SF police commissioner resigns for new role as Superior Court judge

Newly elected Superior Court judge Victor Hwang has announced his resignation from the Police Commission, promising a possible political battle over his replacement and the makeup of the body that will guide the Police Department through a series of reforms.

Hwang, who won his election bid for an empty San Francisco Superior Court seat Nov. 8, made his resignation effective immediately in a letter he sent to the Board of Supervisors on Monday.

SEE RELATED: Police Commissioner Victor Hwang elected newest SF judge

Police Commission President Suzy Loftus said Hwang’s presence will be missed.

“Commissioner Hwang made a tremendous impact on our work on the commission,” she said. “He will be missed, but our loss is ultimately the judiciary’s gain.”

Hwang’s seat is one of three the Board of Supervisors appoints to the seven-member body; the rest are appointed by the mayor. The commission oversees the Police Department and has been tasked by Mayor Ed Lee with guiding a series of reform efforts meant to limit fatal killings by police and rebuild community trust after racist text scandals and police shootings.

The resignation could play a part in the choice of a new police chief if Lee sends back the names the commission forwarded to him earlier this month. Lee has yet to make an announcement on the names, but if he sends all three names back, the now shrunken commission would have to choose another trio of candidates for the mayor.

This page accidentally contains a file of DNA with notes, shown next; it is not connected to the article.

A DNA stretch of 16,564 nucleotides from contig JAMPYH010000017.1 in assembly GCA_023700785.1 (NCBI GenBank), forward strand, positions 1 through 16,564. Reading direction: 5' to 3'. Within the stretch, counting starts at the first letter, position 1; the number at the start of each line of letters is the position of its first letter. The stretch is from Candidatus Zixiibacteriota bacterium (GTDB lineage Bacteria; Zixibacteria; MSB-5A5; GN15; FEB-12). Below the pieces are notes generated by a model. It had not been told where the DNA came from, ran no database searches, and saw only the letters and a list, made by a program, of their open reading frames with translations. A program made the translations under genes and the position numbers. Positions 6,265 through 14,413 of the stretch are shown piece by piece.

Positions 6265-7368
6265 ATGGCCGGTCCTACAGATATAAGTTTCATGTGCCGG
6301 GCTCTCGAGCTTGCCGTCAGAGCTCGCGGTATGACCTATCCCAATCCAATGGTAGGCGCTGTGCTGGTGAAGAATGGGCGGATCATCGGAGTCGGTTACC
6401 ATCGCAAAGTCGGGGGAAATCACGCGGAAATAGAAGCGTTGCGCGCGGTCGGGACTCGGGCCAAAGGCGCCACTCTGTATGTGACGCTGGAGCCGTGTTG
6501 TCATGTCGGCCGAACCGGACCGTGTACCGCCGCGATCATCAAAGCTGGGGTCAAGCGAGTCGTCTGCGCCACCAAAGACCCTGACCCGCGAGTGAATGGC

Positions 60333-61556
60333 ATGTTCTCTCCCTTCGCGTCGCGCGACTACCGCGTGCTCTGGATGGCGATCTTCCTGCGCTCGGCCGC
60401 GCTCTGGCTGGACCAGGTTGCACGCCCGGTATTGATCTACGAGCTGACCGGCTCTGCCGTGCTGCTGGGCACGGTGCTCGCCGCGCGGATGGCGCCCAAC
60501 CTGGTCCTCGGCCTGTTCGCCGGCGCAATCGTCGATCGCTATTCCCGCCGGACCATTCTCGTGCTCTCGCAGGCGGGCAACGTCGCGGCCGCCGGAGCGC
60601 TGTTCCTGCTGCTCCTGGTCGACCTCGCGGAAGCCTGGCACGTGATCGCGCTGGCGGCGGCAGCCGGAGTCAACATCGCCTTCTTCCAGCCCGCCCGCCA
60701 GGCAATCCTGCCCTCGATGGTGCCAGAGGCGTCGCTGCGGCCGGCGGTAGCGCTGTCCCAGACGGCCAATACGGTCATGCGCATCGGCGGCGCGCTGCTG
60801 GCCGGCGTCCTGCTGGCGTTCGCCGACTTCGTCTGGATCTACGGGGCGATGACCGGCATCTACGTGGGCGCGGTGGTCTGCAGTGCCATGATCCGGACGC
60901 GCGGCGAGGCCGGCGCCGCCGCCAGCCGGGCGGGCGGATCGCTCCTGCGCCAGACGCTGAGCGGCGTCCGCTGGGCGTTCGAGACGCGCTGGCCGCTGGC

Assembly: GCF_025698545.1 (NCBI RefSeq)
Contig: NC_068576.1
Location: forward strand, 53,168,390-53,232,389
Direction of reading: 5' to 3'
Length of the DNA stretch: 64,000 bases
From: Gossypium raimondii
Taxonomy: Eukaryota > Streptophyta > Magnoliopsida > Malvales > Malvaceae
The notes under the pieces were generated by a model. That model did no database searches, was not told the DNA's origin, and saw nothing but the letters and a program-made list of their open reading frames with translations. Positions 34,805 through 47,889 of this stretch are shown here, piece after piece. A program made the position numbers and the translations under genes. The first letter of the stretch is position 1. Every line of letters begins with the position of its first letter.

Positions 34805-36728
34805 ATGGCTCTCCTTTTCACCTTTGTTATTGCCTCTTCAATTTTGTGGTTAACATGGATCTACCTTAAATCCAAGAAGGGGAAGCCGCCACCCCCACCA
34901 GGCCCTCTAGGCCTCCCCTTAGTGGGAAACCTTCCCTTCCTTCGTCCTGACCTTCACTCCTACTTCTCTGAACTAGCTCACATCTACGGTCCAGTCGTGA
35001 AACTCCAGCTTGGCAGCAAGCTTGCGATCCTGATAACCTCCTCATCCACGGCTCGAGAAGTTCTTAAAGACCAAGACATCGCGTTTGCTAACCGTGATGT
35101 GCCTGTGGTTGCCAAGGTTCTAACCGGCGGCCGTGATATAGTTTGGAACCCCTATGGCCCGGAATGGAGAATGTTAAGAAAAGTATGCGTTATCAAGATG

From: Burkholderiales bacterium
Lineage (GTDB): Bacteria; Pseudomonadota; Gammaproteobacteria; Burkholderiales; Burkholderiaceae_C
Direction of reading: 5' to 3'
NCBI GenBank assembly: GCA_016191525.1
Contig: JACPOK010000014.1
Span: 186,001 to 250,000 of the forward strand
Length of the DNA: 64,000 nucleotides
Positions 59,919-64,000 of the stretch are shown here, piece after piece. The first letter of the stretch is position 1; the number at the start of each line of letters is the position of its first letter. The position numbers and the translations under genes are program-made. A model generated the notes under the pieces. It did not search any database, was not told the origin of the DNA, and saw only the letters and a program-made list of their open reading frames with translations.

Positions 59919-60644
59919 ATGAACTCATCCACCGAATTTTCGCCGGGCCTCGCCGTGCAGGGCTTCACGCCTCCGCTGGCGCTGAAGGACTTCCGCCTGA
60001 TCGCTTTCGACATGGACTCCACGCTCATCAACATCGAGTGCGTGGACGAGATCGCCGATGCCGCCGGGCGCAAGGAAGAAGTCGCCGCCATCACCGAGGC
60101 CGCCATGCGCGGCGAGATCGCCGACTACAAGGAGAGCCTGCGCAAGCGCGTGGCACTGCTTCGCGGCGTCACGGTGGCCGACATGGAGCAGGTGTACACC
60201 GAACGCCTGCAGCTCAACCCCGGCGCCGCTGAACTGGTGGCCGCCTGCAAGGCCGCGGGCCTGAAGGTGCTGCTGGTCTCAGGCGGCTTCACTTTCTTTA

Hwang was appointed by the Board of Supervisors in May 2014, replacing vocal police critic Angela Chan in a process many thought was overly political.

Now the possibility of a political fight for his replacement could reoccur.

That’s because the commission may look much different without Hwang, who has been one of the more critical voices on the commission. If the current Board of Supervisors — which has more progressives than moderates — chooses Hwang’s replacement their choice may be more likely to hold the Police Department’s feet to the fire when it comes to ongoing reforms.

But if the choice is delayed until new supervisors take their seats, a moderate majority might choose his replacement.

Supervisor Katy Tang, who chairs the Rules Committee that’s responsible for scheduling the hearing for Hwang’s replacement, could delay that choice until next year. She did not immediately respond to a call for comment.

Hwang said there will be a Rules Committee hearing Dec. 8, but it’s unlikely the current Board of Supervisors will take part in choosing his replacement. The Board of Supervisors’ last meeting of the year is Dec. 13.

Read more criminal justice news on the Crime Ink page in print. Follow us on Twitter: @sfcrimeink

Jonah Owen Lamb
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Jonah Owen Lamb

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